Windows Password Recovery Tools

There are several ways to obtain password hashes, depending on their location and existing access. Password hashes can be obtained from SAM file or its backup, directly from local or remote computer registry, from registry or Active Directory on local or remote computer by means of DLL injection, from a network sniffer. The SAM file located in the %SystemRoot%\system32\config directory or %SystemRoot%\repair directory. It is also possible to recover the password itself from memory.

Here’s a few free tools to help you recover lost/unknown Windows passwords, most come with the source code included.

LCP 5.04 – user account passwords auditing and recovery in Windows NT/2000/XP/2003. Can get local or remote hashes and recovers by using
* dictionary attack;
* hybrid of dictionary and brute force attacks;
* brute force attack;

PWDump7 – A newer Windows password hash dumper using rootkit technology to inject and dump Windows password hashes. The resulting hashes can be then be cracked by a program such as John the Ripper(free),or SamInside(not free) or using Rainbow Tables

CachedPasswordDumper v1.3 – This program dumps the password to the screen from the account that is logged in at that time. Currently only Windows XP (up to SP1) and Windows 2003 Server (SP0) are supported. For WinNT/2K use Password Reminder

Alternatively you can boot from a Floppy or CD and use Offline NT Password & Registry Editor which allows you to reset your password to a blank password

CacheDump – The default behavior of Microsoft Windows domain members is to cache the last 10 different login credentials in the registry. Using a tool called CacheDump written by Arnaud Pilon you can dump the cached credentials to a file and this can be cracked with a plugin for john the ripper

PwDumpX 1.4 – is a tool that combines PWDump, Cachedump, and LSADump all in one tool. It allows a user with administrative privileges to
retrieve the domain password cache, password hashes and LSA secrets
from a Windows system

'Coz sharing is caring

Microsoft Office

Excel


Excel is a very flexible program, and I’m constantly using it. Making lists, keeping track of those witty reader comments, and trying to figure out my budget (good intentions, bad follow-through). Every little Excel tip I’ve learned along the way has come in handy over and over. There is so much to learn about this program; it continually surprises me.

  1. Select the first or last cell in a worksheet or list  Go right ahead — be a martyr and get a cramp in your mouse hand scrolling to the bottom or top of your data. Or, enjoy your time on this earth by pressing CTRL+HOME to select the first cell on the worksheet or in an Excel list. Press CTRL+END to select the last cell that contains data or formatting.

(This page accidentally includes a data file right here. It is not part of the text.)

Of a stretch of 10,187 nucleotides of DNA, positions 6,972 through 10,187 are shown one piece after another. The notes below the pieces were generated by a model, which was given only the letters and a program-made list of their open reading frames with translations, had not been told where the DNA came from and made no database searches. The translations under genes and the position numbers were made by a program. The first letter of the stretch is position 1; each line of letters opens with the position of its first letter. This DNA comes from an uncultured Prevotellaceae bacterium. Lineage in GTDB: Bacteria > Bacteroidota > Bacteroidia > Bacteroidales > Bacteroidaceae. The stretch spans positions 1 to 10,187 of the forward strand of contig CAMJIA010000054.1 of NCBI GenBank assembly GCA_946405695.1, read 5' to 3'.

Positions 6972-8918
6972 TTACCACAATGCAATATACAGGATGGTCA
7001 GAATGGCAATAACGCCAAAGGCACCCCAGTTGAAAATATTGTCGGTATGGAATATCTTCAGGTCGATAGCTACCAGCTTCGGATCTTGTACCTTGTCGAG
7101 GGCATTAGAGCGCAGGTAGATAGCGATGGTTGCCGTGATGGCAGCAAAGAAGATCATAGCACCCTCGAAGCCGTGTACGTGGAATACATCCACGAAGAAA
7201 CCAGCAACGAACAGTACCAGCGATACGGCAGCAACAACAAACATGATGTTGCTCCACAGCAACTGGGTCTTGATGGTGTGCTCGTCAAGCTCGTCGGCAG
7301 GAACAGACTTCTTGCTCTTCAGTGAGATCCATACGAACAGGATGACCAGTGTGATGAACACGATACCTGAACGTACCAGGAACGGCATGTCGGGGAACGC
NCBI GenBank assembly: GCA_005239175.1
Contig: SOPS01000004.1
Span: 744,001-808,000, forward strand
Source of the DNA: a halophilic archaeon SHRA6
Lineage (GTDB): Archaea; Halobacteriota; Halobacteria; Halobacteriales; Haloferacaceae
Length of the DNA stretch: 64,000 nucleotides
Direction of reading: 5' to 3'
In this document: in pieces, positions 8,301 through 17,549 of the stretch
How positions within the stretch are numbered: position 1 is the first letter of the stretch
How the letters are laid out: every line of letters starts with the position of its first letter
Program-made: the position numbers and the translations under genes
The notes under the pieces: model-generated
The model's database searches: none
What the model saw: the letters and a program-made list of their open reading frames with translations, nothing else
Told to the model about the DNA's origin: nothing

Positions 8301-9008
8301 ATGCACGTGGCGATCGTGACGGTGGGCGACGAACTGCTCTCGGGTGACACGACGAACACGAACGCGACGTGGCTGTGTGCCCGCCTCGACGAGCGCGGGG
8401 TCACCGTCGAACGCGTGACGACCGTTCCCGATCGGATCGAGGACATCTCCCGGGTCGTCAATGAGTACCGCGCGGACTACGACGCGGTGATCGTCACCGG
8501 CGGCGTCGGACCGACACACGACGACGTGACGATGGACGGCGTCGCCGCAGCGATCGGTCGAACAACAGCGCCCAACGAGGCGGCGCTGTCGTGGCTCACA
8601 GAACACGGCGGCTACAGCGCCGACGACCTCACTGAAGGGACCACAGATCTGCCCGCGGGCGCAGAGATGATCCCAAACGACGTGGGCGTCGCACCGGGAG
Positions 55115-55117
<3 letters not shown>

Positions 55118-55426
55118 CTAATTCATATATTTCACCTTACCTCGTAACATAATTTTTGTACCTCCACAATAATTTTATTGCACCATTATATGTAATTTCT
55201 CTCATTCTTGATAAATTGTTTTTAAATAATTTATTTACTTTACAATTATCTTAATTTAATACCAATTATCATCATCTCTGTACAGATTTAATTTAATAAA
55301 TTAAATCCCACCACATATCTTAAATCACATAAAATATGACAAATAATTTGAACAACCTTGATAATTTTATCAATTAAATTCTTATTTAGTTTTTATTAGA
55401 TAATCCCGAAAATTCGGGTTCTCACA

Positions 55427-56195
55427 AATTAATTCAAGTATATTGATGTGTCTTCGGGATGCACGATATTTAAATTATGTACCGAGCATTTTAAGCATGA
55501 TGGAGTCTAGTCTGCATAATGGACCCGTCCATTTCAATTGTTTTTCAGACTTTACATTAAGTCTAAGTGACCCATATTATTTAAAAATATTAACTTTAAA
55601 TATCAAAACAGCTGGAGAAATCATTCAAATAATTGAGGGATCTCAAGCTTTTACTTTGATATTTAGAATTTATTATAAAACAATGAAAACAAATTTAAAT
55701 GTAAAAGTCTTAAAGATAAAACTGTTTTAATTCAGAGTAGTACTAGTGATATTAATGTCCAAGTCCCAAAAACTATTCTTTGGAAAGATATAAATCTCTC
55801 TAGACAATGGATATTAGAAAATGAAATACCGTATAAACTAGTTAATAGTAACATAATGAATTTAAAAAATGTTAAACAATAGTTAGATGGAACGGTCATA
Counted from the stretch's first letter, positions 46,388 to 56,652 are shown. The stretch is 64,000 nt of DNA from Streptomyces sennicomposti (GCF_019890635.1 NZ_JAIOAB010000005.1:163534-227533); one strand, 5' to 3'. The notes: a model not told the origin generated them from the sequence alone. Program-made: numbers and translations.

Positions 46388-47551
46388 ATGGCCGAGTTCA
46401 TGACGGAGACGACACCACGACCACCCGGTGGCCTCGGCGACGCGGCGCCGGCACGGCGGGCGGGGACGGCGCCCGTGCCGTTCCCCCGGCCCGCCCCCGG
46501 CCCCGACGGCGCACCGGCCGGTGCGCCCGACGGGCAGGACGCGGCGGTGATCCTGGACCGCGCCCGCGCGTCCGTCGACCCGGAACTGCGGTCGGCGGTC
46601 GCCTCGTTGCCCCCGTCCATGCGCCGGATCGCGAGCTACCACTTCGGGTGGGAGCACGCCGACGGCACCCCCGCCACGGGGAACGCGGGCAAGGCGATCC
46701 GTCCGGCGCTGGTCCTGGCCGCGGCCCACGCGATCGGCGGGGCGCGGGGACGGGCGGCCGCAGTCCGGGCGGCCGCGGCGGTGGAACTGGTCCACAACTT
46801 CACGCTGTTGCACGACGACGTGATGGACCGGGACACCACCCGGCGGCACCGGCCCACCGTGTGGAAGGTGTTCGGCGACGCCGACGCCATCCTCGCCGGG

2. Select the contents of a cell using the keyboard  I adore this tip because sometimes my mouse is just unwieldy and irritating and I want nothing to do with it. So how can you easily select the contents of a cell to add to it, edit it, or delete all or part of it without using that rodenty little tool? Step away from the mouse … and press F2. Yup, it’s that simple. Now you can just edit away, and you can use SHIFT+arrow keys to select and then edit or delete particular words or numbers within the cell.
  3. View two worksheets in the same workbook side-by-side (Excel 2007)  Switching back and forth between worksheets can make your eyes spin around in their sockets (a great party trick but something your optometrist would advise against). Keep those baby blues steady when you use Excel 2007:

    1. On the View tab, in the Window group, click New Window.
    2. On the View tab, in the Window group, click View Side by Side.
    3. In the Compare Side by Side dialog box, click the worksheets that you want to compare.
    4. To scroll both worksheets at the same time, click Synchronous Scrolling in the Window group on the View tab.

OneNote


OneNote is my favorite Office program and I don’t care who knows it. It’s hard to list just three tips, but these are tried and true:

  1. Link between sections (OneNote 2007)  I often have gems of phrasing in one section that I want to refer to in a totally different section. I could always copy the text, but it takes up space and probably interrupts the flow of what I’m going on about ad nauseam. Imagine: “If you want to see what I’m talking about, go to the X section and the Y page and look for the words …” No — that’s nuts. Instead, I create a link from one page to another. I open the notebook section containing the page that I want to link to, right-click the tab of the page in the margin, click Copy Hyperlink to this Page, and then paste the hyperlink wherever I want it to appear in my notes. Now my insightful mumblings are available wherever and whenever I need them.